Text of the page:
GEORGETOWN, California – Waves of fire swept through the Sierra Nevada forest, raising smoke and leaving charred vegetation behind, all under the watchful eye of a heavy drone. Instruments along the perimeter collected samples of the scorched particles that spewed into the air.
Prescribed burns, a centuries-old practice that clears forests of small trees, bushes, and other matter that can fuel fires, are receiving a 21st-century update.
As climate change dries up the earth and increases the risk of forest fires, scientists are starting to use cutting-edge technologies and computer models to make low-intensity controlled burns safer, more effective and less harmful to neighboring communities.
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“The fire has civilized us, but we still don’t fully understand it,” said Tirtha Banerjee of the University of California, Irvine, as she watched a tall pile of dead branches go up in flames.
As useful as the burns prescribed for forest maintenance may be, they are difficult to perform – expensive, labor-intensive, and dependent on narrowing windows of favorable weather. And even well-planned burns can prove disastrous, like when a fire started by the United States Forest Service this spring was transformed by gusts of wind into the largest fire ever recorded in New Mexico.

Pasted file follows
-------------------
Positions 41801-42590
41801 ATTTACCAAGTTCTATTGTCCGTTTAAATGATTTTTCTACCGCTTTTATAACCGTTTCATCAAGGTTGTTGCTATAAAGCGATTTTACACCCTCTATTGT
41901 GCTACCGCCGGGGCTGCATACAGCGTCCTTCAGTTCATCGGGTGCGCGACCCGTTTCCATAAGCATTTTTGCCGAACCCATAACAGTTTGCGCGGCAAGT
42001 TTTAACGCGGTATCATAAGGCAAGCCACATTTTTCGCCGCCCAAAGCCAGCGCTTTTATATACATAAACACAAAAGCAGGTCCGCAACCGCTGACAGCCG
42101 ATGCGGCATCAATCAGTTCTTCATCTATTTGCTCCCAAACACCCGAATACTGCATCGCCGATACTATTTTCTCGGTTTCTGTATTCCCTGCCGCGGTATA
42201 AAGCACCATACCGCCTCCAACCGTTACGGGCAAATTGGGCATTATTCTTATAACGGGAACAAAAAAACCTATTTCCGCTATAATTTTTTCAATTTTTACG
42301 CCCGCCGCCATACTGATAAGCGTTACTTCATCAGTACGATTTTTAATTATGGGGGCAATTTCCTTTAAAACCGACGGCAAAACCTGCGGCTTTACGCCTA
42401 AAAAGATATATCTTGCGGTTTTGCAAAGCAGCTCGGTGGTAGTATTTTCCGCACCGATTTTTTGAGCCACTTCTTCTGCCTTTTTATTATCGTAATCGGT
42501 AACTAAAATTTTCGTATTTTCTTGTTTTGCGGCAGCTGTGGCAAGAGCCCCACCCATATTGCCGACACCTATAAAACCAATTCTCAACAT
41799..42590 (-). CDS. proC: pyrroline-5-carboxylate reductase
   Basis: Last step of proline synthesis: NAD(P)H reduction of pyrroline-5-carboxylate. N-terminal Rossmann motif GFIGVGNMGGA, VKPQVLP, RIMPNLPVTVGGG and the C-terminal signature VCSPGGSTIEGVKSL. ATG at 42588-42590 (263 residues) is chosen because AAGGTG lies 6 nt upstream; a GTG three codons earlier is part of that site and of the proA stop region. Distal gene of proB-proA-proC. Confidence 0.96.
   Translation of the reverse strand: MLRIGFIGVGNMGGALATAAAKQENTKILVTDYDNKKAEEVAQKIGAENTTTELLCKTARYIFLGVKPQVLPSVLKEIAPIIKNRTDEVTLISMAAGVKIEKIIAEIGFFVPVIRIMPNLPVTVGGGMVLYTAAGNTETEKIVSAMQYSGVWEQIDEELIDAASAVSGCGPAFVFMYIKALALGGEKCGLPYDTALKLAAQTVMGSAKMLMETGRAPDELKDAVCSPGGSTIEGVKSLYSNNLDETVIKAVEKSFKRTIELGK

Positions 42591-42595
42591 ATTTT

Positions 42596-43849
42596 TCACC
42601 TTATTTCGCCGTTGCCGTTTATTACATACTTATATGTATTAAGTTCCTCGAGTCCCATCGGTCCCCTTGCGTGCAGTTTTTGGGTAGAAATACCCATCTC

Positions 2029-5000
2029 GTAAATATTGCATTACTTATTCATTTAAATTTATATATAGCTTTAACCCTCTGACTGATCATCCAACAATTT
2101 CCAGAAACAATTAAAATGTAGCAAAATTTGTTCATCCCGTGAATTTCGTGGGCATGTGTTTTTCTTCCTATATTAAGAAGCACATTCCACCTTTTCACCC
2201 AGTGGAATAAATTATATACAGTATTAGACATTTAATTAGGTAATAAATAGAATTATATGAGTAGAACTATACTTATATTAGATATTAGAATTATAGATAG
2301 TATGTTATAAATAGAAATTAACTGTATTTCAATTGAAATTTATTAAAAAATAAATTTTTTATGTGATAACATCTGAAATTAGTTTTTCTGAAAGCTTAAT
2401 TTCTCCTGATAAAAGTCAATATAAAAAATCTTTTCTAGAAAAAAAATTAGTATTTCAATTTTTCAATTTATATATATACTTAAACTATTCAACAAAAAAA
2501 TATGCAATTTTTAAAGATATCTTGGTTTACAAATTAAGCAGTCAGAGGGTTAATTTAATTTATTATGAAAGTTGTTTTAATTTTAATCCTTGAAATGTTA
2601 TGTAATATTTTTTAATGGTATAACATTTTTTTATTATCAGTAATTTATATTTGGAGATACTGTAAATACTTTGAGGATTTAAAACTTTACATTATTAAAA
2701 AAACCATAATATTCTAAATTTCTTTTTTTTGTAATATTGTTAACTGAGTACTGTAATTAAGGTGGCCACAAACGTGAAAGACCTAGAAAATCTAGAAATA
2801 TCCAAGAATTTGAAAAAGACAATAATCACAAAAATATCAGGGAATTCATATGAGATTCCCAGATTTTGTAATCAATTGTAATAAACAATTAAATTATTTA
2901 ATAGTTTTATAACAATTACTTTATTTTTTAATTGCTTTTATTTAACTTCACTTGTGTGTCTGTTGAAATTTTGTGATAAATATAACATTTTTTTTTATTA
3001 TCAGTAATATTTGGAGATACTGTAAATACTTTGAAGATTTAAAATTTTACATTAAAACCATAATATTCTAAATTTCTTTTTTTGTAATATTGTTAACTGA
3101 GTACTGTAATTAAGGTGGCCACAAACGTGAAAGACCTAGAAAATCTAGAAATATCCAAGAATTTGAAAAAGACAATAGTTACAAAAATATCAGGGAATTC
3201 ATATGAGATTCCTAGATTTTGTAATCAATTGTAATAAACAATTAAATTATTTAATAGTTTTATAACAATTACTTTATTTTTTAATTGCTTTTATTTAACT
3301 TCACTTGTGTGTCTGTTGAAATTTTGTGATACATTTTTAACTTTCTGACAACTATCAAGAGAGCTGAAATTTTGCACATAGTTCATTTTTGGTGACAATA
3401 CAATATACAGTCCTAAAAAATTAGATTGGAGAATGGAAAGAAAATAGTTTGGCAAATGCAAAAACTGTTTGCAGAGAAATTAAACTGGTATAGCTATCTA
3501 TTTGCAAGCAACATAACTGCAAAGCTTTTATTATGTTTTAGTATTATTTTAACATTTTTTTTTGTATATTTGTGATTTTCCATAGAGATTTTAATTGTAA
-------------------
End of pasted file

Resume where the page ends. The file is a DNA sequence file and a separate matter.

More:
Scientists think we can do better. Several teams recently met at the Blodgett Forest Research Station northeast of Sacramento, California, an area filled with towering Ponderosa pines, Douglas fir and frankincense cedar. A planned burn in Blodgett was a valuable opportunity to gather data in the field, and researchers packed loads of equipment including GoPro cameras, drone-mounted sensors to map the terrain in minute detail, a sonic anemometer to measure wind, and an assortment of machines that collected particles suspended in the air.
While researchers have long implemented advanced techniques to examine fire behavior, fewer have examined specific questions about prescribed fires, such as whether debris needs to be removed early with chainsaws and bulldozers, said Robert York, a forest ecologist at the University. of California, Berkeley.
Preventive thinning could allow more wind to pass during a burn, producing warmer flames and making it more difficult to control the blaze. But it could also help the burn consume more leftover fodder, creating a more durable buffer against fires.
“For the prescribed fire, I think it’s really all out there to explore,” Banerjee said.
When Prometheus stole fire from the gods and gave it to humans, he probably did not imagine how difficult it would be to handle it on a planet heated by the burning of fossil fuels.
Global warming has brought more of the extremely hot and dry conditions that can turn fires into deadly disasters. Fierce flames like last year’s Dixie Fire, which burned nearly 1,563 square miles of Northern California, weren’t part of the picture for scientists half a century ago when the Forest Service and other agencies first developed their models. mathematicians to predict how fires will spread.
Scientists were “simply caught off guard at how fast things are changing,” said James T. Randerson, an earth scientist at the University of California, Irvine.
The Forest Service has acknowledged that its methods are failing to keep pace with global warming. The agency’s investigation into this spring’s ill-fated New Mexico burn found that, even though it was properly planned, the resulting fire proved more dangerous and faster than expected.